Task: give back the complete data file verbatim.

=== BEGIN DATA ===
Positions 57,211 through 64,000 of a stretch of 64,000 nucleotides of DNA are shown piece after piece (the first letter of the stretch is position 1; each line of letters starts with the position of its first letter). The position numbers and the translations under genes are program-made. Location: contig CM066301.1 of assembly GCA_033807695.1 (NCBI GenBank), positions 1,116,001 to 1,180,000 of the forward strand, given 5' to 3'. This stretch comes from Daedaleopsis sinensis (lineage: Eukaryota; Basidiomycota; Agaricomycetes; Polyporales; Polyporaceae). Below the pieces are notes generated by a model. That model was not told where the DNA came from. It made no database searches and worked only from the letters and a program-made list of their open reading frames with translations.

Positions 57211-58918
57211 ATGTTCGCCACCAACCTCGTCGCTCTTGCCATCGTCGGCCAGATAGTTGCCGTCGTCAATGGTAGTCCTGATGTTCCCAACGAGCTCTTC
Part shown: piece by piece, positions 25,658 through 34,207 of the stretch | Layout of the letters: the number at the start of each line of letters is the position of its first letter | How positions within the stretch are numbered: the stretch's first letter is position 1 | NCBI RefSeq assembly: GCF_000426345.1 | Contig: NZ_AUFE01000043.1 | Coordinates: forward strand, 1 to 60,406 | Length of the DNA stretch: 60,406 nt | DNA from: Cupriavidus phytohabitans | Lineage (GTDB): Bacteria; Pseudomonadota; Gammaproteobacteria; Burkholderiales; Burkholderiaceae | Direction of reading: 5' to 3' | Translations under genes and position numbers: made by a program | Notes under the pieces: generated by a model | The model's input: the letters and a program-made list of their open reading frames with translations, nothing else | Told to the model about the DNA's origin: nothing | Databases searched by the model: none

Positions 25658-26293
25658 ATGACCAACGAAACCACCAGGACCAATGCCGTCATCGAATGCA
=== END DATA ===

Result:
Positions 57,211 through 64,000 of a stretch of 64,000 nucleotides of DNA are shown piece after piece (the first letter of the stretch is position 1; each line of letters starts with the position of its first letter). The position numbers and the translations under genes are program-made. Location: contig CM066301.1 of assembly GCA_033807695.1 (NCBI GenBank), positions 1,116,001 to 1,180,000 of the forward strand, given 5' to 3'. This stretch comes from Daedaleopsis sinensis (lineage: Eukaryota; Basidiomycota; Agaricomycetes; Polyporales; Polyporaceae). Below the pieces are notes generated by a model. That model was not told where the DNA came from. It made no database searches and worked only from the letters and a program-made list of their open reading frames with translations.

Positions 57211-58918
57211 ATGTTCGCCACCAACCTCGTCGCTCTTGCCATCGTCGGCCAGATAGTTGCCGTCGTCAATGGTAGTCCTGATGTTCCCAACGAGCTCTTC
Part shown: piece by piece, positions 25,658 through 34,207 of the stretch | Layout of the letters: the number at the start of each line of letters is the position of its first letter | How positions within the stretch are numbered: the stretch's first letter is position 1 | NCBI RefSeq assembly: GCF_000426345.1 | Contig: NZ_AUFE01000043.1 | Coordinates: forward strand, 1 to 60,406 | Length of the DNA stretch: 60,406 nt | DNA from: Cupriavidus phytohabitans | Lineage (GTDB): Bacteria; Pseudomonadota; Gammaproteobacteria; Burkholderiales; Burkholderiaceae | Direction of reading: 5' to 3' | Translations under genes and position numbers: made by a program | Notes under the pieces: generated by a model | The model's input: the letters and a program-made list of their open reading frames with translations, nothing else | Told to the model about the DNA's origin: nothing | Databases searched by the model: none

Positions 25658-26293
25658 ATGACCAACGAAACCACCAGGACCAATGCCGTCATCGAATGCA